As my experience and this blog have grown, I find myself spending an increasing amount of time talking with new amputees. I always try to carve out time for a phone call, to respond to emails, or if possible, visit. I didn't have the benefit of meeting with an amputee when I was preparing for my surgery or during the recovery. I have no doubt that the void added to the isolation and fears that I felt during that difficult time. Remembering the confusion and anguish, I feel compelled to try to help others on their journey.
claim that there are 507 amputations every day in this country. With a
number that large, I suppose it was just a matter of time until somebody
I knew became an amputee. During the past month I have been contacted
by two people from my childhood who have recently had an
amputation. I am accustomed to meeting with new amputees, but it was
truly a unique and special experience talking with somebody who I already
My childhood neighbor was in a car accident
earlier this summer rendering her a partial hand amputee. Within days
of the accident I began to receive emails and calls telling me about her
situation and asking me to reach out to her. It is amazing how quickly
news spreads courtesy of Facebook and Twitter!
visit to my Mom's house, I took the opportunity to visit my former
neighbor. It was obvious that she was having a difficult time adjusting
to the loss of her fingers. She was teary eyed and nervous when we first
began to speak. I spent a lot of time listening and reassuring her that
she was going to be okay. The adjustment is difficult, but I have no
doubt that a time will come when the loss does not define her.
her amputation was the purpose for my visit, we ended up reminiscing.
We talked about my childhood, about her children (we did not always get
along) and about Robby. We had a bond because of our past. Now we are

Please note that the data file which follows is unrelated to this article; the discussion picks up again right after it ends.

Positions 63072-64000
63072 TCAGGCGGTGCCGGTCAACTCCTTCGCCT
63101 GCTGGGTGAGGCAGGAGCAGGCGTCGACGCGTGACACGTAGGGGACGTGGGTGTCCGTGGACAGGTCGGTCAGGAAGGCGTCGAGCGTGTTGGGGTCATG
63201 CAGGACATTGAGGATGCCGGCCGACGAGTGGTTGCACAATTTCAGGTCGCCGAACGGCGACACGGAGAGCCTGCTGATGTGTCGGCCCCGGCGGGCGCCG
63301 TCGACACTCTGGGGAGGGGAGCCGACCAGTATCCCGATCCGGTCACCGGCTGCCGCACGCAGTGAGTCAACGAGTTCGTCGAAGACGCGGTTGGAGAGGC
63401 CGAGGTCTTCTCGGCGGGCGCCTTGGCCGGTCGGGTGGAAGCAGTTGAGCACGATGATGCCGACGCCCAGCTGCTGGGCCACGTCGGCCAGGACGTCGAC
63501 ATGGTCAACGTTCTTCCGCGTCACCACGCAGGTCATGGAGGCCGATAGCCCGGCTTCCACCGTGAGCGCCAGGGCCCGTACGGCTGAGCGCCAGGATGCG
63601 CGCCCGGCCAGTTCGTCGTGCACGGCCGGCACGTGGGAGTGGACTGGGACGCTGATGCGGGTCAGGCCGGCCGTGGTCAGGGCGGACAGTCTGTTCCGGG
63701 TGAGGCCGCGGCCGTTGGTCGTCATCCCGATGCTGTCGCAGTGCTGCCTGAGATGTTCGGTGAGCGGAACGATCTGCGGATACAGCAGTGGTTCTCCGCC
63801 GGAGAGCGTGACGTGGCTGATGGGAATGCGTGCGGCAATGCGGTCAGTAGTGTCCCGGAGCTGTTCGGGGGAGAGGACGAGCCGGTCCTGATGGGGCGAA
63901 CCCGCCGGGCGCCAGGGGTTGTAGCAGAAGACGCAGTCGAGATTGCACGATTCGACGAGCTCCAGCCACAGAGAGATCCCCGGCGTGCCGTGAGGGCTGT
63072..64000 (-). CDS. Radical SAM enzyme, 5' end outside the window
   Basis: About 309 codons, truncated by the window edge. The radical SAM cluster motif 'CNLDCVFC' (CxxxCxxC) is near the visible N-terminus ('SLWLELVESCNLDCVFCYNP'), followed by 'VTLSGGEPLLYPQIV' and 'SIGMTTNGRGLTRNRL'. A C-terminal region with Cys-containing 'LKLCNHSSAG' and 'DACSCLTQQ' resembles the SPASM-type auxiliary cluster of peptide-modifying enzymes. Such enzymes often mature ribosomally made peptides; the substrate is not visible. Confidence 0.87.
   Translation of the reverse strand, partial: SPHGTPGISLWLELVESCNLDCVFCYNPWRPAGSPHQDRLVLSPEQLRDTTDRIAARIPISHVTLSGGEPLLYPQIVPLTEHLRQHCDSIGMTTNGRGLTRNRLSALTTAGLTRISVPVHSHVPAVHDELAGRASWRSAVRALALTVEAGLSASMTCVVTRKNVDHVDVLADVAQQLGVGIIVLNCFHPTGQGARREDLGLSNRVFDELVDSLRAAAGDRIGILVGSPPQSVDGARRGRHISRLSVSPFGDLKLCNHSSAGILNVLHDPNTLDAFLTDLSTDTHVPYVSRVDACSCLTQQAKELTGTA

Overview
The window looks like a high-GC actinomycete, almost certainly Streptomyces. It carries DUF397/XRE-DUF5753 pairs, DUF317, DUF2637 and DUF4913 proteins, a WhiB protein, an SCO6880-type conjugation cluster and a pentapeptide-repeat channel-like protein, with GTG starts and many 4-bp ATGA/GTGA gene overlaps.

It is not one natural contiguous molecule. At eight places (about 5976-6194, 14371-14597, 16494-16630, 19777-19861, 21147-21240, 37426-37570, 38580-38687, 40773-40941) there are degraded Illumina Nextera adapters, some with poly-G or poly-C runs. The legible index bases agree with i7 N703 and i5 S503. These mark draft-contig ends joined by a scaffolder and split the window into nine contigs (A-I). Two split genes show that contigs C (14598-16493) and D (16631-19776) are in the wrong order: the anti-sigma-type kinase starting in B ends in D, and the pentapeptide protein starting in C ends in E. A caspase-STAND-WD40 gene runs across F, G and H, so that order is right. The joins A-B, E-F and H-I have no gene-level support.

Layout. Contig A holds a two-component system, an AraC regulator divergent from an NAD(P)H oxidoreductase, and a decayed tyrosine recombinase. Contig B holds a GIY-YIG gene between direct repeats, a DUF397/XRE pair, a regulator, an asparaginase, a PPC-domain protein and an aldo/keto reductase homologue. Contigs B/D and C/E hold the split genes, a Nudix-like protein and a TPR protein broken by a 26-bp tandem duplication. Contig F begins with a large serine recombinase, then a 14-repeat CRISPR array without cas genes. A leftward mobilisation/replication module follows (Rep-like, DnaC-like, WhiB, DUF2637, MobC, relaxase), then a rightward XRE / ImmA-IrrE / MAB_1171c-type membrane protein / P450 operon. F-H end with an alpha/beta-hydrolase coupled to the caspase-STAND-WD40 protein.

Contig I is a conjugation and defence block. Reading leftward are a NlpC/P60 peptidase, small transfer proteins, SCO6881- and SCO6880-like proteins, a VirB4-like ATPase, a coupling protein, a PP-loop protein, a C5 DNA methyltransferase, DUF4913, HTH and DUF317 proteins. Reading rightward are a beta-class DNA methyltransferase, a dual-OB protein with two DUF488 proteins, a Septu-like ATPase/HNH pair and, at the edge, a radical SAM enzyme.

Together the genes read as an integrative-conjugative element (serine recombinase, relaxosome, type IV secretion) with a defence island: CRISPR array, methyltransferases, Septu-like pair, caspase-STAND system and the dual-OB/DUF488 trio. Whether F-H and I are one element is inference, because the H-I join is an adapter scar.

bonded because we are both amputees.
Last weekend while
visiting my Mom I received another Facebook message telling me the
struggles of an acquaintance from high school. Ron was battling cancer
when we were in school. I never really knew him, but I do remember him
fighting hard to save his life and his leg. When he graduated, he was in
remission and walking on both limbs.
chemo treatments used to save his life ultimately ended up destroying
his afflicted leg. His bones were disintegrating and he was left with no
choice but to amputate. Two weeks ago he underwent a below the knee
amputation. He, along with his wife and young son, were staying with his
parents until he was released by his surgeon to return to North
I immediately contacted Ron and his wife via
Facebook. After a flurry of emails and phone calls, we realized that I
was only 10 minutes away! Scott and I delayed our departure to Virginia,
left Robby with my Mom, and went to visit Ron.
I chatted for an hour. He has had a lot of visitors, but nobody who
could completely relate. Sometimes there are questions that only another
amputee can answer! I think that just seeing me walk into the house,
without crutches and a limb, was all the reassurance that he needed that
he was going to be okay.
It is always rewarding when I
feel like I have actually helped somebody. In some ways it makes me
feel like my journey has not been for nothing, that perhaps there is a
greater purpose for the pain that I had to endure. Paying it forward and
helping a new amputee leaves me with a sense of peace that I am making a
difference. It was especially gratifying being able to reach out to
people whom I already knew and respected!